Weight-loss surgery might reduce cancer risk; a look at the reasons

June 18, 2014 | by

If obesity raises the risk of cancer, it might stand to reason that weight-loss surgery could reduce the risk.

Obesity may increase the risk of death in some breast cancers.

Obesity may increase the risk of death for some women with breast cancer, research finds.

Brazilian researchers are convinced – at least the ones who recently analyzed the results of 13 studies on cancer rates in the wake of weight-loss surgery. The studies, which included more than 54,000 people total, found that cancer rates among people who had undergone weight-loss surgery were about the same as cancer rates among normal weight people. Cancer rates among obese people were almost twice that.

The results were published recently in Obesity Surgery and summed up by HealthDay. The connection makes sense to Cy A. Stein, M.D., Ph.D., the Arthur & Rosalie Kaplan Chair in Medical Oncology at City of Hope and the institution's Deputy Director of Clinical Research.

“The evidence that obesity is related to an increased risk of cancer is significant, even in the modestly obese,” Stein told HealthDay. “There is an association [between obesity and cancer]. It is a risk factor for cancer development." The key word here of course is “association.” Obesity may be linked to cancer, but a link – or a correlation – is not the same as a cause. (Repeat: A correlation is not the same as a cause.) The National Cancer Institute sums up the possible connections between obesity and the increased risk for some cancers, most notably cancers of the esophagus, pancreas, colon and rectum, breast (after menopause), endometrium (or, uterine lining), kidney, thyroid and gallbladder:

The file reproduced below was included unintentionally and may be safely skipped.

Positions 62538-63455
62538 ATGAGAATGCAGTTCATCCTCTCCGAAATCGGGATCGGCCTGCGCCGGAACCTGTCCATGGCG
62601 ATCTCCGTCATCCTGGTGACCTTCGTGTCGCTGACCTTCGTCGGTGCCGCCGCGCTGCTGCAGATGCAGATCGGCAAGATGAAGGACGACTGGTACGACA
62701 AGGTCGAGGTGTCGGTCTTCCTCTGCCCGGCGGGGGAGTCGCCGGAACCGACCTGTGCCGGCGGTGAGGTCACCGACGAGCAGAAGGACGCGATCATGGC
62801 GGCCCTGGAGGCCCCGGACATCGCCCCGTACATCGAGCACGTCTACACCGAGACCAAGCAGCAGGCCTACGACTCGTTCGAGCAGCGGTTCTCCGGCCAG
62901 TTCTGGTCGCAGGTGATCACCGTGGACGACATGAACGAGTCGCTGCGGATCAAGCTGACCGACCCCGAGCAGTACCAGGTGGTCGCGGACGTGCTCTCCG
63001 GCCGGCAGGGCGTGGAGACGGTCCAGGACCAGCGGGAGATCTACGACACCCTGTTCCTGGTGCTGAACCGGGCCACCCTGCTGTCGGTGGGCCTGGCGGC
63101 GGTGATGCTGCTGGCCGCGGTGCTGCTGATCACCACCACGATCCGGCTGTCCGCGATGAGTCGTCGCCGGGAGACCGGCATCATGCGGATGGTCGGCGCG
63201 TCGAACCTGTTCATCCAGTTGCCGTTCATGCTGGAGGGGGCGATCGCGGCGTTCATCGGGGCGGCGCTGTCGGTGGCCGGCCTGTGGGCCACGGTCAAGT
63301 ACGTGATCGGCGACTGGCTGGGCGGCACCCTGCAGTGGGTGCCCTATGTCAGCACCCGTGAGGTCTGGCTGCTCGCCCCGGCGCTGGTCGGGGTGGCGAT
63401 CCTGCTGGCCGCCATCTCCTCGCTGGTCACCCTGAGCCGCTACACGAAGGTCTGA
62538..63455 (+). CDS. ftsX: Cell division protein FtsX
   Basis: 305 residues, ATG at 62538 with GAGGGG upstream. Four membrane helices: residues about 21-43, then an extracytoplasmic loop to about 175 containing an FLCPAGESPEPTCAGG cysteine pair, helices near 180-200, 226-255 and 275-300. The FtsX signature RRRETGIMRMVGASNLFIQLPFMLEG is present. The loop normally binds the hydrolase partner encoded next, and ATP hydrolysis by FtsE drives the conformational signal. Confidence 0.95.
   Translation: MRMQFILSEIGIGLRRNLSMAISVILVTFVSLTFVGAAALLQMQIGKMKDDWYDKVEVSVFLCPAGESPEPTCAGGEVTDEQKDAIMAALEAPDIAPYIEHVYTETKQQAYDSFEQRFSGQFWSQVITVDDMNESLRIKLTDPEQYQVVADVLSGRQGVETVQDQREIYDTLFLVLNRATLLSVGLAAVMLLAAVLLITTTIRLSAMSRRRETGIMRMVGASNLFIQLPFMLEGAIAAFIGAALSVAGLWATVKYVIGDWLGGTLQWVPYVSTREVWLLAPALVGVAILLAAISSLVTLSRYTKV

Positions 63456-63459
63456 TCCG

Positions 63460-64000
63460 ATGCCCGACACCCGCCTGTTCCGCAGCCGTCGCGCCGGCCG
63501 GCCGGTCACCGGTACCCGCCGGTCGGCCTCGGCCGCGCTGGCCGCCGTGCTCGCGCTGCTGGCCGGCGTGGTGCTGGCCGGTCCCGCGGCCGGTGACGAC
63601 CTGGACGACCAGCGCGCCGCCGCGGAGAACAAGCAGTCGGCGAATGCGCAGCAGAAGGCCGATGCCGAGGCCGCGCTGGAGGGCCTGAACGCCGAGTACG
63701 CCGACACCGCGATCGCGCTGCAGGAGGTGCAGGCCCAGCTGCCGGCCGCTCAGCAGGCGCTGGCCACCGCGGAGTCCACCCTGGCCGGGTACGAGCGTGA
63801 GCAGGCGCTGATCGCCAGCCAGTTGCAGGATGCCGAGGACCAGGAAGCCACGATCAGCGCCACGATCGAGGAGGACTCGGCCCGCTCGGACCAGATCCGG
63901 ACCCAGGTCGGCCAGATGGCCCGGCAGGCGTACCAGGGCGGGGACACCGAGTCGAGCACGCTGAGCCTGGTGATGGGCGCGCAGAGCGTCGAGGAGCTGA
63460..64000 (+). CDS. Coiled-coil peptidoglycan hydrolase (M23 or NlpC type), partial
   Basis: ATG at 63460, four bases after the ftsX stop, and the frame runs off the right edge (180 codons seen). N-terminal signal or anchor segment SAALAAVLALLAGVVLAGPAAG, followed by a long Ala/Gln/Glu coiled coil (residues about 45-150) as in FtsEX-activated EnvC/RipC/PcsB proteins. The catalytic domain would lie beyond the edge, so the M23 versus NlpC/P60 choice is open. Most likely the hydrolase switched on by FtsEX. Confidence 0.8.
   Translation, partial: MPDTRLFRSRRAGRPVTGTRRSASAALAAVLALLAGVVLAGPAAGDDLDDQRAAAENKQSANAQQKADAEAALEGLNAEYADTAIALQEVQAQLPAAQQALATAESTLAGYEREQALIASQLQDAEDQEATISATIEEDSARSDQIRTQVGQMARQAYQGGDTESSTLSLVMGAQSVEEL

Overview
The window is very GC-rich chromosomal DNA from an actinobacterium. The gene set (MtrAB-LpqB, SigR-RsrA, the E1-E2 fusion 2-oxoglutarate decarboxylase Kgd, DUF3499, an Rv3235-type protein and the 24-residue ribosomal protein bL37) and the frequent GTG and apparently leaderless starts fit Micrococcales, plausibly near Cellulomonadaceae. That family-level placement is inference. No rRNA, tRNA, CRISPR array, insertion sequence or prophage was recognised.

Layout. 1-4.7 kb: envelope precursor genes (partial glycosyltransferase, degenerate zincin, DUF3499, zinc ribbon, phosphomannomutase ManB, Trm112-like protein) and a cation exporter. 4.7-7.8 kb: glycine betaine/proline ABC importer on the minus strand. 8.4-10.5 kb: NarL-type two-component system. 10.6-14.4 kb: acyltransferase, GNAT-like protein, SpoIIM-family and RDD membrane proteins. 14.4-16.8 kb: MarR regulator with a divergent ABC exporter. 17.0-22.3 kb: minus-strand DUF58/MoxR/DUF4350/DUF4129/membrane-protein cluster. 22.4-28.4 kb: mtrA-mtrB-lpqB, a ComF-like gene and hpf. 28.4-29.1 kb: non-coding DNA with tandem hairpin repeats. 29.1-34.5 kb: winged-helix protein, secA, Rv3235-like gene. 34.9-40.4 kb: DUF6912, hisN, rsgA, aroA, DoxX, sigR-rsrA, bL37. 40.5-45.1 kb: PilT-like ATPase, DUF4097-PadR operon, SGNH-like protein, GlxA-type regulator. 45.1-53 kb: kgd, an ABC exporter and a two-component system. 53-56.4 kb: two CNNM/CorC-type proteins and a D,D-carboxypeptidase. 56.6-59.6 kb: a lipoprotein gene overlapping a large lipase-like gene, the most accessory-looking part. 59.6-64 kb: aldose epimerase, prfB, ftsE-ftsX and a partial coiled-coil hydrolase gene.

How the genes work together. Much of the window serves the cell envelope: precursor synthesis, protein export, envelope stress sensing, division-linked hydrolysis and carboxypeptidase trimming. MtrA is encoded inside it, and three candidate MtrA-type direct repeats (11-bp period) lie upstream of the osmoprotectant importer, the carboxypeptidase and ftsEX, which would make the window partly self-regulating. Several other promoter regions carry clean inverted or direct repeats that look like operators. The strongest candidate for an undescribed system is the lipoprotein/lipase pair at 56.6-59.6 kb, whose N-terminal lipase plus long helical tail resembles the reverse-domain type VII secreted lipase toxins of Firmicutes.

• "Fat tissue produces excess amounts of estrogen, high levels of which have been associated with the risk of breast, endometrial, and some other cancers.
  • Obese people often have increased levels of insulin and insulin-like growth factor-1 (IGF-1) in their blood (a condition known as hyperinsulinemia or insulin resistance), which may promote the development of certain tumors.
  • Fat cells produce hormones, called adipokines, that may stimulate or inhibit cell growth. For example, leptin, which is more abundant in obese people, seems to promote cell proliferation, whereas adiponectin, which is less abundant in obese people, may have antiproliferative effects.
  • Fat cells may also have direct and indirect effects on other tumor growth regulators, including mammalian target of rapamycin (mTOR) and AMP-activated protein kinase.
  • Obese people often have chronic low-level, or “subacute,” inflammation, which has been associated with increased cancer risk."

Stein paraphrases the science-speak up for HealthDay: “We're not sure if the obesity causes the cancer," Stein said, "but it may promote it." And that connection takes us back to a long-term prescription to reduce the risk of cancer: Exercise. City of Hope researchers were among the first to make the connection between exercise and a reduced risk of cancer. The new findings – while not conclusive on the link between weight-loss surgery and cancer risk – provide more fuel for further research. ** Learn more about City of Hope’s research on the connection between diabetes and cancer